It has therefore come as no coincidence that Leung has repeated his claim, though again little concrete evidence, of the meddling of foreign forces in the protest in a post-policy address RTHK radio programme. Grilled by the programme host, he said he has evidence to that end that has not been published, in addition to the publicised exchanges of email between Next Media boss Jimmy Lai Chee-ying and a list of people that contained details of his donations to certain pan-democrats. Leung has pledged to reveal the evidence at an “appropriate time”.


Leung’s game play of foreign forces dovetails with the political strategy of the Chinese Communist Party in the making of a foreign policy that serves domestic needs. In a nutshell, it drums up nationalism and xenophobia to help rally the people together against external threat posed by foreign hostile forces led by the United States.


By persistently claiming foreign involvement in the Umbrella Movement, Leung sought to undercut the public support for the students-led campaign by blackening the purity of its purpose and raising doubts on its spontaneity. Although the campaign lost steam after the clearance of the occupied areas in Queensway and Causeway Bay, Leung shows no sign of relaxing. Instead, the attacks on Undergrad and foreign forces are part of the anti-Occupy campaign ahead of the beginning of a new wave that could emerge when a bill on universal suffrage for the chief executive is put to a vote in the Legislative Council.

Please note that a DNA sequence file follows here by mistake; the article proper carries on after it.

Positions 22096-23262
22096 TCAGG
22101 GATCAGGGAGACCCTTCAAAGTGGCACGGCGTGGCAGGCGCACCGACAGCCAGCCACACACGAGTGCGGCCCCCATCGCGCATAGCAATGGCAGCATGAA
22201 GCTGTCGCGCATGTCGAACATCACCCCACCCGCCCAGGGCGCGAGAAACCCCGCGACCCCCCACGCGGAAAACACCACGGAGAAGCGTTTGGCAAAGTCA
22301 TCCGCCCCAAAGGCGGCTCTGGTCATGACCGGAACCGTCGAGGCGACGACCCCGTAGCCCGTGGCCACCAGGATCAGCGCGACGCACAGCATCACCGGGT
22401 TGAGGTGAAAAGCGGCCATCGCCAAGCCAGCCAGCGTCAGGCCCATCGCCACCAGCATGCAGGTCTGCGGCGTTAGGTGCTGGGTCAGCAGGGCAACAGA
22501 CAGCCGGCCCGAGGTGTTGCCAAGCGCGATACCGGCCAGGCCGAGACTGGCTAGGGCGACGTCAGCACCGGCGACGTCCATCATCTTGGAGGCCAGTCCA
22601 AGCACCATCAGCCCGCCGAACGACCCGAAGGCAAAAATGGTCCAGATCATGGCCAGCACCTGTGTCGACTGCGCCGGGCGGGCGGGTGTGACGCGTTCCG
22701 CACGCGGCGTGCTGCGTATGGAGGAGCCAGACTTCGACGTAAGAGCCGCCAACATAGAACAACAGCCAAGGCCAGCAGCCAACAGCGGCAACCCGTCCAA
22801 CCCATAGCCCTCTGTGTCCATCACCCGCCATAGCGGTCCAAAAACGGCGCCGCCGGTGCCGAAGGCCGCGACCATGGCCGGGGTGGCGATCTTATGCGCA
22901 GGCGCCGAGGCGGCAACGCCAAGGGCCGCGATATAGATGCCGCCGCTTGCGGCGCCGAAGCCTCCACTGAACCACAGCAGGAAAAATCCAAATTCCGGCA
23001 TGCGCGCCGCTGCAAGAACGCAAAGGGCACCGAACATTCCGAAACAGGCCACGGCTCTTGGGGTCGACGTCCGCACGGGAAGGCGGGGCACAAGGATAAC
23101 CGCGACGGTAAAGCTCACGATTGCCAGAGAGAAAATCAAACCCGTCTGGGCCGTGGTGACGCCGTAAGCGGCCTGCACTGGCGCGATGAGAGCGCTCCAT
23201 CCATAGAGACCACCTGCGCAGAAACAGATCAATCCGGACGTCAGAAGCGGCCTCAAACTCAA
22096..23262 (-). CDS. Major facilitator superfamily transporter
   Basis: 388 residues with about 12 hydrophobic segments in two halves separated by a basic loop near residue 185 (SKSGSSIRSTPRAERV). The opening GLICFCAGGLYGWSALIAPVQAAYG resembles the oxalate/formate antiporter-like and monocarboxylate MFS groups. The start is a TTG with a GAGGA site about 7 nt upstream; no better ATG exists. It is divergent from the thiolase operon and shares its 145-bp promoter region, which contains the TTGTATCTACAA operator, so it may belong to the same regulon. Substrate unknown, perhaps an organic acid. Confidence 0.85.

Practically speaking, there may not be a big number of Hongkongers who have subscribed to the theory of foreign forces’ plot and the alleged agenda of Hong Kong independence. Still, claims about who is behind the fight for universal suffrage and its real goal could create lingering doubts about the movement. If left unaddressed by the pan-democrats, it may weaken people’s support for democratic elections.